Lavinia is a historical novel set in mythical antiquity, Bronze Age Italy in the aftermath of the Trojan War. Le Guin has taken a (very) minor character from Virgil’s epic The Aeneid - in the poem Aeneas’s last wife Lavinia has no line of dialogue whatsoever - and given her voice. And a powerful and seemingly authentic voice too. The landscape, homes, religion, politicking, people and battles are all convincingly portrayed. When reading this you feel as if you are there, immersed in prehistory. Even the scenes in the place of oracles where Lavinia talks to the apparition she knows only as the poet - she could merely be dreaming of course - have the stamp of authority. At any rate Lavinia believes in him, and his revelations are borne out by events. There is, too, enough of a body count - foretold by the poet in a long, disturbing list - to satisfy the bloodthirsty.

For Lavinia starts a war. Not by allowing herself to be taken by men, she says (in a beautifully understated inference to the much more famous Helen) but instead by choosing one for herself. I quibble slightly at who actually chooses Aeneas for Lavinia; she is swayed not only by the lack of suitability of the other candidates for her hand but also by her conversations with the poet. Otherwise she is a strong decisive character, who stands up to both her father, the King Latinus, and mother, Amata, and later to Ascanius, Aeneas’s son by his previous marriage.

Given the book’s context the perennial follies of men are an unsurprising theme of Lavinia, the character and the novel.

Despite its setting the book was on the short list for the BSFA Award for best novel of 2009, which on the face of it is baffling, even if Le Guin is a stalwart of the genres of SF and fantasy. I suppose its proposers could argue that since in the book Lavinia speaks with the ghost of a poet not yet born in her time there is an element of fantasy present. (Le Guin uses the spelling Vergil. I know his Latin name was Vergilius but in my youth the poem was always known as Virgil’s Aeneid.) True too, the past is always a different country. Fictionally it takes as much imagination to invest it with verisimilitude as it does to describe an as yet unrealised (SF) future. Except - sometimes - you can research the past.

This is an admirably realised and executed novel, though, whichever genre you wish to pigeon-hole it with.

Or you could say, as I do, that it is simply an excellent novel, full stop.
added by jackdeighton | editA Son Of The Rock, Jack Deighton
 

» Add other authors (7 possible)

Author nameRoleType of authorWork?Status
Ursula K. Le Guinprimary authorall editionscalculated
Bresnahan, AlyssaNarratorsecondary authorsome editionsconfirmed
Sheckels, JenCover artistsecondary authorsome editionsconfirmed
VirgilAuthor of source materialsecondary authorsome editionsconfirmed
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Epigraph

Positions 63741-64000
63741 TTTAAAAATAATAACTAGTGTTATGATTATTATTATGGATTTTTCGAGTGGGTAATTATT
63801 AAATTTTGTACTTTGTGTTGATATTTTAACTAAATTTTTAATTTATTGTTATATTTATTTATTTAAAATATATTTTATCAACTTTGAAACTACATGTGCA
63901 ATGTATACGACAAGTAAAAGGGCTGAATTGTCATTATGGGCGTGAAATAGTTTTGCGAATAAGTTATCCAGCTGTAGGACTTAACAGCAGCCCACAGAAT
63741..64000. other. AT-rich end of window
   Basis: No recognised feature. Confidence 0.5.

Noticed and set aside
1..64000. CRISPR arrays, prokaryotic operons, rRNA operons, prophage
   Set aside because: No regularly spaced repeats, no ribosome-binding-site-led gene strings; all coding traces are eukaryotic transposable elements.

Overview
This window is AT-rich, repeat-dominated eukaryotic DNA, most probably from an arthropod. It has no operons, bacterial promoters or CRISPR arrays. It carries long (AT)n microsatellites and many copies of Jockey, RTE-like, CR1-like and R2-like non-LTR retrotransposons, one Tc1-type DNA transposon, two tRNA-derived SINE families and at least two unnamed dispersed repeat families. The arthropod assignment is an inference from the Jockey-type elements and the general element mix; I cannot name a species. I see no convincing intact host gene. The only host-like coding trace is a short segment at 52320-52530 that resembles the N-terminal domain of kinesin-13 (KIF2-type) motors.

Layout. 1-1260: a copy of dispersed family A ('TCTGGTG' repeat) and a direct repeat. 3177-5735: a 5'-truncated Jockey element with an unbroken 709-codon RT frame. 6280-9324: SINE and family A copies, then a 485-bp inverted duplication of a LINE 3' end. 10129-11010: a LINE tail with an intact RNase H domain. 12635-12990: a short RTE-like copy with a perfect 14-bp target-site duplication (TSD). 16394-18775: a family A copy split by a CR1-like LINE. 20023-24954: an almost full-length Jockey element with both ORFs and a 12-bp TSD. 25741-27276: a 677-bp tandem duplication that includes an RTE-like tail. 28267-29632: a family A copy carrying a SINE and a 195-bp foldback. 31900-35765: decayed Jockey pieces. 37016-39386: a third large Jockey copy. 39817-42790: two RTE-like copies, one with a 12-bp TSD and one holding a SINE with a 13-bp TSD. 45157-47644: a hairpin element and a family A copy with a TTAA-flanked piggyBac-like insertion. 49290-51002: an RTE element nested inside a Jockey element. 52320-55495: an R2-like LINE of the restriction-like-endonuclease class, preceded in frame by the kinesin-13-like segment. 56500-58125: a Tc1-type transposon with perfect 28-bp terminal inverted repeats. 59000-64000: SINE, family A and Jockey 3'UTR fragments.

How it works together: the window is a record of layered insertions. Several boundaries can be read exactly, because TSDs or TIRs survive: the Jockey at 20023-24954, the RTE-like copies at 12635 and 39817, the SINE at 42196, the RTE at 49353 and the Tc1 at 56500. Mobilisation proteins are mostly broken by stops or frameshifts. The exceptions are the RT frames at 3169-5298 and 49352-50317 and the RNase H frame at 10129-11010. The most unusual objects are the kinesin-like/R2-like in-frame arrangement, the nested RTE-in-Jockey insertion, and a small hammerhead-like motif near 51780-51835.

sola domum et tantas servabat filia sedes,
iam matura viro, iam plenis nubilis annis.
multi illam magno e Latio totaque petebant
Ausonia . . .

A single daughter, now ripe for a man,
now full of marriageable age, kept the great
household. Many from broad Latium and
all Ausonia came wooing her . . .
Dedication
First words
I went to the salt beds by the mouth of the river in the May of my nineteenth year, to get salt for the sacred meal.
Quotations
We are all contingent. Resentment is foolish and ungenerous, and even anger is inadequate. I am a fleck of light on the surface of the sea, a glint of light from the evening star. I live in awe.
I know who I was, I can tell you who I may have been, but I am, now, only in this line of words I write.
Like Spartan Helen, I caused a war. She caused hers by letting men who wanted her take her. I caused mine because I wouldn't be given, wouldn't be taken, but chose my man and my fate. The man was famous, the fate obscure; not a bad balance.
But then I think no, it has nothing to do with being dead, it's not death that allows us to understand one another, but poetry.
Not even a poet can speak the whole truth.
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Amazon.com Product Description (ISBN 0151014248, Hardcover)

In a richly imagined, beautiful new novel, an acclaimed writer gives an epic heroine her voice

In The Aeneid, Vergil’s hero fights to claim the king’s daughter, Lavinia, with whom he is destined to found an empire. Lavinia herself never speaks a word. Now, Ursula K. Le Guin gives Lavinia a voice in a novel that takes us to the half-wild world of ancient Italy, when Rome was a muddy village near seven hills.

Lavinia grows up knowing nothing but peace and freedom, until suitors come. Her mother wants her to marry handsome, ambitious Turnus. But omens and prophecies spoken by the sacred springs say she must marry a foreigner—that she will be the cause of a bitter war—and that her husband will not live long. When a fleet of Trojan ships sails up the Tiber, Lavinia decides to take her destiny into her own hands. And so she tells us what Vergil did not: the story of her life, and of the love of her life.

Lavinia is a book of passion and war, generous and austerely beautiful, from a writer working at the height of her powers.

(retrieved from Amazon Thu, 12 Mar 2015 18:08:51 -0400)

(see all 2 descriptions)

In The Aeneid, Vergil's hero fights to claim the king's daughter, Lavinia, with whom he is destined to found an empire. Lavinia herself never speaks a word in the poem. Now, Ursula K. Le Guin gives Lavinia a voice in a novel that takes the reader to the half-wild world of ancient Italy, when Rome was a muddy village near seven hills.--From amazon.com.… (more)